Holocaust Never Again, Bomb Outside Baghdad Parish, Fostering Vocations

Catholic.net News Report: April 25, 2011.
by CNS Staff Writer | Source: CNS

Bishop says recalling Holocaust will ensure such evil is never repeated

SACRAMENTO, Calif. (CNS) -- In a letter to a leading rabbi, Bishop Jaime Soto of Sacramento stressed the need to "purposefully remember" the Holocaust to ensure that "never again will such dark evil prevail." The bishop addressed his letter to Rabbi Reuven Taff, president of the Board of Rabbis of Greater Sacramento, to mark the upcoming May 1-8 Days of Remembrance for Holocaust victims. The eight-day period was designated by the U.S. Congress for civic commemorations and special educational programs that help people remember and draw lessons from the Holocaust. It occurs annually on the Sunday before the Jewish observance of Holocaust Memorial Day, which commemorates the 1943 Warsaw ghetto uprising, and continues through the following Sunday. The United Nations designated another date, Jan. 27, to commemorate Holocaust victims. Called International Holocaust Remembrance Day, the date commemorates the anniversary of the liberation of Auschwitz-Birkenau in Poland, the largest Nazi concentration camp. "Thinking of the Holocaust, the soul shudders, remembering the horror of the Shoah," Bishop Soto wrote in his letter, dated April 13. He said the commemoration of the Holocaust not only recalled the "multitude of innocent victims" but also served as a reminder to "remain ever vigilant against the possibility of genocide." The bishop noted that Jews and Christians "share an immense spiritual patrimony" and said that the "righteous voices from the centuries of religious witness demand that we never tire of the ceaseless task to overcome evil with good. Only a world at peace, with justice for all, can avoid repeating the mistakes and terrible sins of the past."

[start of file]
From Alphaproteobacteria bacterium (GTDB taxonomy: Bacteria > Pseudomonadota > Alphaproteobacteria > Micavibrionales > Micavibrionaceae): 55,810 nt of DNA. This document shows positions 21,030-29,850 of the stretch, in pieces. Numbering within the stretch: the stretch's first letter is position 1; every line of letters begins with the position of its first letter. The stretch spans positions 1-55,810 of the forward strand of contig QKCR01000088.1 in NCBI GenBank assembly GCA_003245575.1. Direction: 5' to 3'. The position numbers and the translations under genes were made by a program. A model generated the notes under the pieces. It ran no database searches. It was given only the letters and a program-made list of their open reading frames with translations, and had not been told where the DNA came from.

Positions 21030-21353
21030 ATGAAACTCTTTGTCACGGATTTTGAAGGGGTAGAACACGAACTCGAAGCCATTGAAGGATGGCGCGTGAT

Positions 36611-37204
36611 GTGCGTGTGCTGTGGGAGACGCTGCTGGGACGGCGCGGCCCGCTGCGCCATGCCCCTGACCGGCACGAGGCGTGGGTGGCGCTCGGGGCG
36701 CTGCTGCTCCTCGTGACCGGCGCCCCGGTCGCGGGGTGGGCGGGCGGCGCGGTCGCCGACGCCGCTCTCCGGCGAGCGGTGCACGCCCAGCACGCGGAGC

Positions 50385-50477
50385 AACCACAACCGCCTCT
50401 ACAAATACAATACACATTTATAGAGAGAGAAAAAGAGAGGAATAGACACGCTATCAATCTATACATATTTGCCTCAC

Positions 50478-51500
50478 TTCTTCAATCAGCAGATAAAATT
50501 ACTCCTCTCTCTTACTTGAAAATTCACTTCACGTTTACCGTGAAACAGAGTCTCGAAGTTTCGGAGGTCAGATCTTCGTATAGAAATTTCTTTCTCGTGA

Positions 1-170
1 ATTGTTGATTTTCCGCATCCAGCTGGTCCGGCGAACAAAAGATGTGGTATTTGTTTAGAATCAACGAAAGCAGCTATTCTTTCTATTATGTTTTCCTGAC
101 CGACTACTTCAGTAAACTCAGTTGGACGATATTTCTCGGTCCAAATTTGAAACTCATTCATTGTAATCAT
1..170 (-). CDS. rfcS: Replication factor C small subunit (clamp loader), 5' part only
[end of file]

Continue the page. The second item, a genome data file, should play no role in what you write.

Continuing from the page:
Bomb explodes outside Baghdad church on Easter

VATICAN CITY (CNS) -- A bomb exploded outside Sacred Heart Church in Baghdad April 24 after the Easter Masses had finished and parishioners had gone home. The blast injured at least four people -- two police officers patrolling the street outside the church and two civilians walking by, according to news reports. Chaldean Auxiliary Bishop Shlemon Warduni of Baghdad told Vatican Radio that Catholics in Iraq are trying to unite their sufferings with the suffering of Christ on the cross so that their country eventually experiences resurrection. "So, our hope is fortified because we are placing everything in the hands of the Lord," Bishop Warduni told Vatican Radio after the bomb exploded. "We pray that the crucified Lord would unite all people, that the risen Lord would give us the grace to live the joy of the resurrection," he said.

Papal envoy meets Gypsies seeking refuge in Basilica of St. Paul